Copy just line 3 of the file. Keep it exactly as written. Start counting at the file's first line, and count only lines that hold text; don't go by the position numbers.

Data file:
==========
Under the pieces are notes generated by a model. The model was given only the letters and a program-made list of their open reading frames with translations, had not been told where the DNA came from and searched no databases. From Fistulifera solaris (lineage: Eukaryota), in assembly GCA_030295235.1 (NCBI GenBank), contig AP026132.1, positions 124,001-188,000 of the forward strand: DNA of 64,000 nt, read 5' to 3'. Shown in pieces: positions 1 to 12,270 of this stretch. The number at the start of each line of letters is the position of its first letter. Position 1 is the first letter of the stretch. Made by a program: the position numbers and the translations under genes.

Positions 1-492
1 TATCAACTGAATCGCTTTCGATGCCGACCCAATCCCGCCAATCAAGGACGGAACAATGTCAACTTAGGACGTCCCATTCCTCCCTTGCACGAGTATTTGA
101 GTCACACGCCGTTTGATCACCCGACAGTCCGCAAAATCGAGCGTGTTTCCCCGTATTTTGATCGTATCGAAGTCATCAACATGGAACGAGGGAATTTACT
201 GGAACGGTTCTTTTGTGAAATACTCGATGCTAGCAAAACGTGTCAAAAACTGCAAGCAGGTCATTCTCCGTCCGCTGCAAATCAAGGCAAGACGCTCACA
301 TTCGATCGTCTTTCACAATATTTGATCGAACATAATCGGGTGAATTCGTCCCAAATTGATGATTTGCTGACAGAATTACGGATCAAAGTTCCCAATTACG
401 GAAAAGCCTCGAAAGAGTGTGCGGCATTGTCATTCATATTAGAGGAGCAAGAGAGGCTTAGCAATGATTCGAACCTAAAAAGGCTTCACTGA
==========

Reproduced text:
1 TATCAACTGAATCGCTTTCGATGCCGACCCAATCCCGCCAATCAAGGACGGAACAATGTCAACTTAGGACGTCCCATTCCTCCCTTGCACGAGTATTTGA